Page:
Adam always had a rare curiosity to learn new things. This characteristic led him on nature walks as a child and continued to drive his personality as an adult. In addition to his Chinese language work he practised oil painting with some amazing successes. At Caltech he revived the ballroom dance club and was later an avid swimmer. A key aspect of his personality is that while he was serious in his science, Adam was always approachable and never took himself too seriously. As was well known to many early career scientists, Adam was a frequent participant of the LPL graduate-student-led Christmas skits, which are often a send-up of graduate-student life and pop culture. We can hope that the magnum opus of these skits, ‘Showman Style’, lives forever on YouTube, as it is a real reminder that one can be a giant in one’s field and still save plenty of time to have fun.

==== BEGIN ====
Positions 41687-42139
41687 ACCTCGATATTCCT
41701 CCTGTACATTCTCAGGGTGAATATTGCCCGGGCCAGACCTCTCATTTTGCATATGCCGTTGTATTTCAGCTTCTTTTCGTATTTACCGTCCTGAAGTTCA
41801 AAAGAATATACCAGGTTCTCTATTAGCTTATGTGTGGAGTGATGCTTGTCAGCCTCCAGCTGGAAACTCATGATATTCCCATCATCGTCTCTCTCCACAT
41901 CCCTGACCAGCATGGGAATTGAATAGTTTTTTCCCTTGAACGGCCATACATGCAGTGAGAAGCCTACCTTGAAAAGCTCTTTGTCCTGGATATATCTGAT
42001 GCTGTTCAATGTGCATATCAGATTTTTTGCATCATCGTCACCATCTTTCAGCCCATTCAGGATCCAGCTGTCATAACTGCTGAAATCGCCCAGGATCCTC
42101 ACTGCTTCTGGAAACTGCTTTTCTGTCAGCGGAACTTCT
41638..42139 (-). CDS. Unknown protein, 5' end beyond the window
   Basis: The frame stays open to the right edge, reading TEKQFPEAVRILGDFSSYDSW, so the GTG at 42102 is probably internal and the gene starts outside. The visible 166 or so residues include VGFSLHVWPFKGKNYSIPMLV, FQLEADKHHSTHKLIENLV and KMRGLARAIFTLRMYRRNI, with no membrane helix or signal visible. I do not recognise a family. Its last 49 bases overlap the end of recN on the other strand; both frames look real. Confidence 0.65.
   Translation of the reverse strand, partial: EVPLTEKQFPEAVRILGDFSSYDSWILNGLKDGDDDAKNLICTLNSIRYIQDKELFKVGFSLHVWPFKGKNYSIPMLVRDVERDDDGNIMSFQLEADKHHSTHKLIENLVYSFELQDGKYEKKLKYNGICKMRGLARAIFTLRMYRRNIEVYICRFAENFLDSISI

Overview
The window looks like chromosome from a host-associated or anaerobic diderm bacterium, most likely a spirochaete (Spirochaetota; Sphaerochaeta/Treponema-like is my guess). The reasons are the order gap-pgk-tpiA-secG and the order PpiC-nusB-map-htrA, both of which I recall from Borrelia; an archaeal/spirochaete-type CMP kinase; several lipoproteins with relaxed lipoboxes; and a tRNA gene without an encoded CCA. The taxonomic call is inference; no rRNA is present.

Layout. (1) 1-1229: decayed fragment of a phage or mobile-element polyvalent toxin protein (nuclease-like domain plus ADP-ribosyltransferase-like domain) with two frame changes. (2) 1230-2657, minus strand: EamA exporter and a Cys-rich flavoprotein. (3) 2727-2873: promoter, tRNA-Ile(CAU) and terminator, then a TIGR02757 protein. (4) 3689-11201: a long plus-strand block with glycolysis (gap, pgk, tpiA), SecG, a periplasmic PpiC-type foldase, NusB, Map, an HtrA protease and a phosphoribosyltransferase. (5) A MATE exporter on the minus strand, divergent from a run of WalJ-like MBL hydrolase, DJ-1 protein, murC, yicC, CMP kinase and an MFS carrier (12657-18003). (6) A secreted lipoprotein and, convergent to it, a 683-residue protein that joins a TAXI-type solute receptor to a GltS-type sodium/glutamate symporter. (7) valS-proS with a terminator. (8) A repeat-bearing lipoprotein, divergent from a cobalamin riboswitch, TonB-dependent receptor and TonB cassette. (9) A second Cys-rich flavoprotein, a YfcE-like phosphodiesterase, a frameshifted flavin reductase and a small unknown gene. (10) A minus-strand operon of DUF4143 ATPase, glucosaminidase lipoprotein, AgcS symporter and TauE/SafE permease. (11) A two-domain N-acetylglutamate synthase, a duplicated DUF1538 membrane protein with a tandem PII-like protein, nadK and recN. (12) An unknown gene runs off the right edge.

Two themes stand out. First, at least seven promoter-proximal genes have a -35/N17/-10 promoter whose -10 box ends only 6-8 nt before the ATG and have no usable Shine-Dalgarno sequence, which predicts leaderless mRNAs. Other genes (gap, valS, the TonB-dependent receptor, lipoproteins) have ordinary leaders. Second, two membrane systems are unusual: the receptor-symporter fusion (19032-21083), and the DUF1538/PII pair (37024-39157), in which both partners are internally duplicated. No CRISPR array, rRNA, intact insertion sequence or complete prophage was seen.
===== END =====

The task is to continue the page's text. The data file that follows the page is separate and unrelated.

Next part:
The hallmark of Adam’s scientific skill was his ability to take apart extremely complex problems in an effort to come to an understanding of the underlying physical mechanisms. Very few have done this as well. The excellence of Adam’s scientific contributions was recently recognized with his selection as a Fellow of the American Geophysical Union in 2019. Adam’s students, mentees, and collaborators all learned a great deal from him, and many fields of planetary sciences were enriched with his presence. Adam will be greatly missed.